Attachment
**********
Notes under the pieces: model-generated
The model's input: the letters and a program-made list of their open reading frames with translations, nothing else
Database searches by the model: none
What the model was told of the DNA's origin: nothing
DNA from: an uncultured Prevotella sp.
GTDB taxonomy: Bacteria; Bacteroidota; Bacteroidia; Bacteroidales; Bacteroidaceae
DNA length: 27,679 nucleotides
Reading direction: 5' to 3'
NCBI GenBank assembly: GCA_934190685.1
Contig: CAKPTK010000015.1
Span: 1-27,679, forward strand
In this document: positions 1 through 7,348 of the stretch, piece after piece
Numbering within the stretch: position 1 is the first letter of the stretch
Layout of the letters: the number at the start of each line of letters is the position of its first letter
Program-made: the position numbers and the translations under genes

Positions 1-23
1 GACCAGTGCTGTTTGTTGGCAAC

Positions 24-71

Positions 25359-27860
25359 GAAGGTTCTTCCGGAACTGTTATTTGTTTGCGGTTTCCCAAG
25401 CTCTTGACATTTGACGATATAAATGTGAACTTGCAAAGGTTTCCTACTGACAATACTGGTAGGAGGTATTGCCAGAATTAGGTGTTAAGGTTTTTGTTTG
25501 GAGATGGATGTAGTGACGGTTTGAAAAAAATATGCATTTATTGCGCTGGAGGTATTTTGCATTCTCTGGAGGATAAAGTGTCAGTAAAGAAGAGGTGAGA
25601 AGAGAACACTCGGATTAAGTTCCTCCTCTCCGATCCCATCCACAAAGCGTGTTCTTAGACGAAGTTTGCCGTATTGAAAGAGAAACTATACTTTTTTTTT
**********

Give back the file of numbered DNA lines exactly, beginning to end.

Notes under the pieces: model-generated
The model's input: the letters and a program-made list of their open reading frames with translations, nothing else
Database searches by the model: none
What the model was told of the DNA's origin: nothing
DNA from: an uncultured Prevotella sp.
GTDB taxonomy: Bacteria; Bacteroidota; Bacteroidia; Bacteroidales; Bacteroidaceae
DNA length: 27,679 nucleotides
Reading direction: 5' to 3'
NCBI GenBank assembly: GCA_934190685.1
Contig: CAKPTK010000015.1
Span: 1-27,679, forward strand
In this document: positions 1 through 7,348 of the stretch, piece after piece
Numbering within the stretch: position 1 is the first letter of the stretch
Layout of the letters: the number at the start of each line of letters is the position of its first letter
Program-made: the position numbers and the translations under genes

Positions 1-23
1 GACCAGTGCTGTTTGTTGGCAAC

Positions 24-71

Positions 25359-27860
25359 GAAGGTTCTTCCGGAACTGTTATTTGTTTGCGGTTTCCCAAG
25401 CTCTTGACATTTGACGATATAAATGTGAACTTGCAAAGGTTTCCTACTGACAATACTGGTAGGAGGTATTGCCAGAATTAGGTGTTAAGGTTTTTGTTTG
25501 GAGATGGATGTAGTGACGGTTTGAAAAAAATATGCATTTATTGCGCTGGAGGTATTTTGCATTCTCTGGAGGATAAAGTGTCAGTAAAGAAGAGGTGAGA
25601 AGAGAACACTCGGATTAAGTTCCTCCTCTCCGATCCCATCCACAAAGCGTGTTCTTAGACGAAGTTTGCCGTATTGAAAGAGAAACTATACTTTTTTTTT